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The PROMETHEUS Difference

Our success stems from our deep experience of clinical research informatics, or the ability to apply advanced informatics techniques to discover and manage new knowledge relating to health and to repurpose that knowledge to improve care and outcomes. We have tested and reaffirmed our approach across a variety of health stakeholders including biomedical researchers, private philanthropies, healthcare systems, and medical societies.

Health data should be treated as an accumulating asset

that must be curated for quality, organized for reusability, and enriched for value

across the healthcare continuum.

An Agile Data Registry for Accelerating Clinical Research, Healthcare Improvement, Patient Advocacy, and Therapeutic Development

RexRegistry is the only clinical data registry platform designed to accommodate the uncertainty of the new healthcare economy. It is based on open source technologies and standards, which can be tailored to address the specific needs of your organization without locking you into a proprietary dead end. Most importantly, RexRegistry facilitates healthcare research by quickly and efficiently responding to new types of data, new methods of acquiring data, and new ways of transforming and reusing existing data. The result is a unique combination of tools and processes that ensure your high-quality data is able to meet today’s regulatory requirements and still answer tomorrow’s unknown research questions.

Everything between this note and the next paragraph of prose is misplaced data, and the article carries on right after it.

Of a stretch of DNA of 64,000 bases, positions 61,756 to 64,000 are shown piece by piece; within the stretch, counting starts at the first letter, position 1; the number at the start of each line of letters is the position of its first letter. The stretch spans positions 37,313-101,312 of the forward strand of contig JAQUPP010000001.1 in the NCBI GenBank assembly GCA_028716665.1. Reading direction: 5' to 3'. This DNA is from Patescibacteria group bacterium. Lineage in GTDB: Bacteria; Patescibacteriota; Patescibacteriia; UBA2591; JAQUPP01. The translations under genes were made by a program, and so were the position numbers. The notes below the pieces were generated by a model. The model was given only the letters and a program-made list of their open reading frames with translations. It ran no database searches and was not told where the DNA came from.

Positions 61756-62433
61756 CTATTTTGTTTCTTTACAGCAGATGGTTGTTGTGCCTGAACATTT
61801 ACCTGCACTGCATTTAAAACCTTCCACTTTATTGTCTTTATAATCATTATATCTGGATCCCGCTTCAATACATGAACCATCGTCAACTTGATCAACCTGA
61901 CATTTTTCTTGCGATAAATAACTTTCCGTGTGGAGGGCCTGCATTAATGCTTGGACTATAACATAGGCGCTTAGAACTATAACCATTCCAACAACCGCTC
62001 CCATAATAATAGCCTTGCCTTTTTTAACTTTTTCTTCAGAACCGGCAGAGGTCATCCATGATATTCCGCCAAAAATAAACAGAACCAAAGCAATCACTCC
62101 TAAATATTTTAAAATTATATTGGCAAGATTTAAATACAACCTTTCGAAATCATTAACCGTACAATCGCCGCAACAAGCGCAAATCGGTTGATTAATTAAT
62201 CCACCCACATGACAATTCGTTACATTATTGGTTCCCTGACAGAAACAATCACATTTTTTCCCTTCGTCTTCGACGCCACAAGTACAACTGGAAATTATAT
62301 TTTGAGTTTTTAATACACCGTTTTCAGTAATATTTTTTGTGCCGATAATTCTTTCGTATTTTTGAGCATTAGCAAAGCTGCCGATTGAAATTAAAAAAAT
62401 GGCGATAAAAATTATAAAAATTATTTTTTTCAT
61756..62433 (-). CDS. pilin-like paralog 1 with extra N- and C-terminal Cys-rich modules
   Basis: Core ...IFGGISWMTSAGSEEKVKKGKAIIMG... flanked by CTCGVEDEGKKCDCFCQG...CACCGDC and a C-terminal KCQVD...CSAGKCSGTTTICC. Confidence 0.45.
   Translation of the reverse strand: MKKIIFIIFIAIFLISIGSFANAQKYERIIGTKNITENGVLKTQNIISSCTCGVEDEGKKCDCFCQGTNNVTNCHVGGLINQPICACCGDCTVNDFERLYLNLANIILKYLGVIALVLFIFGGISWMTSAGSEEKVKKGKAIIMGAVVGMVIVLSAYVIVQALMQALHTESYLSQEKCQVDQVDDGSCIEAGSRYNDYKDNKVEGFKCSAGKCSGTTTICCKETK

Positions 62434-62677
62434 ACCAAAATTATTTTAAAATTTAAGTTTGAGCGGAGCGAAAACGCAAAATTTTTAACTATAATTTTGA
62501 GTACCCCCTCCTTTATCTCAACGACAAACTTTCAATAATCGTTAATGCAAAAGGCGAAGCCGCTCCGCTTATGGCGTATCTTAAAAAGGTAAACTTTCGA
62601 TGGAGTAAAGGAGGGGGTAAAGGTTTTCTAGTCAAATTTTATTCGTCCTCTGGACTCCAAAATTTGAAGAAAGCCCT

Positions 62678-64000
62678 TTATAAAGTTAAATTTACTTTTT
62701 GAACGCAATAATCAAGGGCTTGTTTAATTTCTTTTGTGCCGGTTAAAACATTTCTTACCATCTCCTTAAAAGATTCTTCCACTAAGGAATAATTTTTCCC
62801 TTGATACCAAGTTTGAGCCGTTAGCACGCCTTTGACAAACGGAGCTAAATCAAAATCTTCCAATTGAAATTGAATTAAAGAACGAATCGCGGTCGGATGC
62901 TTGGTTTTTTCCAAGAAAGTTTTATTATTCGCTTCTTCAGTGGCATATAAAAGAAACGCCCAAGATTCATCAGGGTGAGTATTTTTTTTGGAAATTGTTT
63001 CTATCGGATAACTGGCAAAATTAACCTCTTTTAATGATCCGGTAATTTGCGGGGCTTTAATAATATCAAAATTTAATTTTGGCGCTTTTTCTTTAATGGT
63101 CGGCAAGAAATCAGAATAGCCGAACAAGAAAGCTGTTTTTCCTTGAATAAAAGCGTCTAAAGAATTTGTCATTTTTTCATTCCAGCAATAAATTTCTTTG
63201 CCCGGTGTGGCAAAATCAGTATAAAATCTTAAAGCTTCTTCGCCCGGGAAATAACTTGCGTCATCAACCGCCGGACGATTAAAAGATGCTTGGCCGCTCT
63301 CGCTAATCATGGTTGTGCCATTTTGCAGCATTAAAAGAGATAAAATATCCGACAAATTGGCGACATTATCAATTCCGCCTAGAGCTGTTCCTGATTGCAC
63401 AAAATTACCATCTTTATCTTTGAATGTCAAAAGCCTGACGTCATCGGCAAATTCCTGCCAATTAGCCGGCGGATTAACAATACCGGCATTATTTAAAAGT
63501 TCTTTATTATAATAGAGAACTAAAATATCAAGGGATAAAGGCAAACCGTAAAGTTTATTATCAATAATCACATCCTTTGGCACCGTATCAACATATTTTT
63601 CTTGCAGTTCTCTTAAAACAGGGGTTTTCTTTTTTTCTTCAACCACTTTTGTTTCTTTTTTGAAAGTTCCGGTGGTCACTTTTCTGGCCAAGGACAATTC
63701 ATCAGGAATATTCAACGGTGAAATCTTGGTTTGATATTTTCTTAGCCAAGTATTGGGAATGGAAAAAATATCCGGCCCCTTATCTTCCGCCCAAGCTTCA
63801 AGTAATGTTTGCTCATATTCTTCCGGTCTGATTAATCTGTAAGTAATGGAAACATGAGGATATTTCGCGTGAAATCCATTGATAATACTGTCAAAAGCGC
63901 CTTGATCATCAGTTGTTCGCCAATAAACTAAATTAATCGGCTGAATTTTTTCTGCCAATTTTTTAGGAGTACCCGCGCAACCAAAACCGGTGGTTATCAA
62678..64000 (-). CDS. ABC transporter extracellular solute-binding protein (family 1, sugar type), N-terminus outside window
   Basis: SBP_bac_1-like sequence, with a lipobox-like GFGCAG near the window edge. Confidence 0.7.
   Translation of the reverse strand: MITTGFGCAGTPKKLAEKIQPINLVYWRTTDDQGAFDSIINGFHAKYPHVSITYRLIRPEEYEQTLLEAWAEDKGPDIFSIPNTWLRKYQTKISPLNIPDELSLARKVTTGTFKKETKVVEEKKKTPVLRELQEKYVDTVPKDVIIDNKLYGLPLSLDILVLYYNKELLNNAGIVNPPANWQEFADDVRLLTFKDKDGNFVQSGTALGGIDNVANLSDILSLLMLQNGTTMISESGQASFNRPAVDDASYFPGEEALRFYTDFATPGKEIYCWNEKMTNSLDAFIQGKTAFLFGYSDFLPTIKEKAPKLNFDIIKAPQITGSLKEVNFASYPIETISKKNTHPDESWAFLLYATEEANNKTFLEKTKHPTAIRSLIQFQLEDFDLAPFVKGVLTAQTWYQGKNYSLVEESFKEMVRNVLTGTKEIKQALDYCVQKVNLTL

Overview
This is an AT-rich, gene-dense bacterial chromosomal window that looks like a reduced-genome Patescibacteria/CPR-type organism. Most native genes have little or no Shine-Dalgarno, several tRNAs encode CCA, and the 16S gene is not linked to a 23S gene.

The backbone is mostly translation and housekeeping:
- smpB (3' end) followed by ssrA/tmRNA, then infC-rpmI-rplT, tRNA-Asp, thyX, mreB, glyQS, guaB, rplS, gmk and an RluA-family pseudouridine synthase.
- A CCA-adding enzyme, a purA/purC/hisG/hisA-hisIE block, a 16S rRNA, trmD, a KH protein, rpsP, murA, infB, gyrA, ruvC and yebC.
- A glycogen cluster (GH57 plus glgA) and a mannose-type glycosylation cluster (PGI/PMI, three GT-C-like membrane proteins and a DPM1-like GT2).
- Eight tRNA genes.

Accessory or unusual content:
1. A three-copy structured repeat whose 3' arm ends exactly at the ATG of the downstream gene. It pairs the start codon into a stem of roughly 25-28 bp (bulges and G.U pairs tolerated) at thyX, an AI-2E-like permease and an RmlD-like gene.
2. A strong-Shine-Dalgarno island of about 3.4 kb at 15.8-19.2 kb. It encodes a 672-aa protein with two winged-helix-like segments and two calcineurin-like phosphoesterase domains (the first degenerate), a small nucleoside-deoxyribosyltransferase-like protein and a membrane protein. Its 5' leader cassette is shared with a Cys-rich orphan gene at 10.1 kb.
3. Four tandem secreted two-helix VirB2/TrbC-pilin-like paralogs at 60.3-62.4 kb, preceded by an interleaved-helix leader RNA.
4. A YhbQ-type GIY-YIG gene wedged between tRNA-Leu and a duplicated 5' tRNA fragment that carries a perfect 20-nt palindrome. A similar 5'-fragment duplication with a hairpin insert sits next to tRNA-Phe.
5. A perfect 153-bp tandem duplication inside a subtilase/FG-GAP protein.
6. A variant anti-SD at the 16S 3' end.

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Distinguished teams trust Prometheus

We have a strong track record of project success and unwavering commitment.

Connect with Prometheus

Acquire • Curate • Enrich • Analyze

Prometheus accelerates scientific discovery and improves patient care by

enabling health data use and sharing.

DATABYTES Blog

The Essential Common Rule Updates Guide for 2018

As you well know, Common Rule is the federal policy for the protection of human test subjects. Published in 1991, it has been updated and amended along the way, including the most recent revision—aka the Final Rule—which goes into effect on July 19, 2018. Changes have been made and agreed upon between sixteen different federal departments and agencies, spearheaded by the U.S, Department of Health and Human Services.